Thanking our lucky stars the Premier League didn’t say ‘why aye’ to the Middle-Eastern Magpies

The takeover of Newcastle United Football Club led by Saudi Arabia’s Public Investment Fund was one of the most bizarre ‘nearly’ stories of 2020. Despite numbers being agreed between NUFC owner Mike Ashley and the PIF, the deal never came to be. In late July, official statements from both revealed that a deal was no longer possible, with it now fully off the table.

Given that so many fans in the North-East feel that Ashley has done irreparable harm to Newcastle over his 13 years at the club, it is perhaps unsurprising that Newcastle fans were able to look past the politics on this deal. Fans have been protesting his ownership for years. For locals, any possibility of him being gone and money coming into the city was largely welcomed.

Outside the region however, the deal was met with a lot more fear and resistance. From public petitions, to human rights groups and even several MPs, protests were largely centralised around Saudi Arabia’s recent record of human rights abuse. Ultimately though, it was not this human rights record that scuppered this takeover. In fact, it was seemingly called off because the WTO ruled that representatives of the Saudi state facilitated illegal broadcasts of sport, including some Premier League fixtures.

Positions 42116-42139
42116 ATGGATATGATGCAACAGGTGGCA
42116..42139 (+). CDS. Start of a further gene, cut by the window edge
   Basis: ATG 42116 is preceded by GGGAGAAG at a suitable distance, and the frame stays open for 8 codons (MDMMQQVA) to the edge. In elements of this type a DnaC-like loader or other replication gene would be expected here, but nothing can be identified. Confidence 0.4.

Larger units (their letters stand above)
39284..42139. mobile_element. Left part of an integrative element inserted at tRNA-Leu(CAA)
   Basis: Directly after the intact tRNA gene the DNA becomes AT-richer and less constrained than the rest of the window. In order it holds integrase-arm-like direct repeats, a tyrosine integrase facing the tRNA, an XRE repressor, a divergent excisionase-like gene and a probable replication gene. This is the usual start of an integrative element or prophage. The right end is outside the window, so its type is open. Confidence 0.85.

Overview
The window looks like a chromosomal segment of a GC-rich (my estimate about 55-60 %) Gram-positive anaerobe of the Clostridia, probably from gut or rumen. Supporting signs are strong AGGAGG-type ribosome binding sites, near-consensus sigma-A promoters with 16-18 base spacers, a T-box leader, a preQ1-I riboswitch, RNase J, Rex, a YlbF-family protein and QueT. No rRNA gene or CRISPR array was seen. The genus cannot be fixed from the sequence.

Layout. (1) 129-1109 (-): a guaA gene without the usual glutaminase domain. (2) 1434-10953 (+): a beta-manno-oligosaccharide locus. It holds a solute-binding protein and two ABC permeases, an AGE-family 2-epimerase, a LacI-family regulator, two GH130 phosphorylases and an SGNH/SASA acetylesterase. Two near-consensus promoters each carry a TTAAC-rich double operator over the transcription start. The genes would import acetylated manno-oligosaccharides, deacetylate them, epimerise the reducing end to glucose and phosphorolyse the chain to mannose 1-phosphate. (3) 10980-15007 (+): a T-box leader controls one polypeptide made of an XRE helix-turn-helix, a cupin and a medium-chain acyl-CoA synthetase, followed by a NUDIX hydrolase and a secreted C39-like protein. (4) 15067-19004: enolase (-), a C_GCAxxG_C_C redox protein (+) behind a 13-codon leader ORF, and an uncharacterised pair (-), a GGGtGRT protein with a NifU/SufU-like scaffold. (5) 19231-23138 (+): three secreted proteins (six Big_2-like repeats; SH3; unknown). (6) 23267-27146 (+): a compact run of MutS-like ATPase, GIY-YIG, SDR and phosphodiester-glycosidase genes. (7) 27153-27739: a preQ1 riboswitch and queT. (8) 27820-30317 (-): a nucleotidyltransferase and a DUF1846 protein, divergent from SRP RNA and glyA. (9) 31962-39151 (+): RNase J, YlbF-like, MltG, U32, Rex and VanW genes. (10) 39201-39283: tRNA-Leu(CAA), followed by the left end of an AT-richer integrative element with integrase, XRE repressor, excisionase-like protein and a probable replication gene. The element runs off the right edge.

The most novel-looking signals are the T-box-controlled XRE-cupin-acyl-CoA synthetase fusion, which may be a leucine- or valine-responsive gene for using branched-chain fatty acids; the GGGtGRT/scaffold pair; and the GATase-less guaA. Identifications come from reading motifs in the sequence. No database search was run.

Although the state denies this, many will see the failed takeover as the right result but for the wrong reasons. Magpies fans on the other hand will still be thinking ‘what could have been’ with the unlimited finances that seemed so close. One thing is certain, we were incredibly close to witnessing the most contentious takeover in Premier League history.


About Author



April 2021
Latest Comments
About Us

The University of East Anglia’s official student newspaper. Concrete is in print and online.

If you would like to get in touch, email the Editor on Follow us at @ConcreteUEA.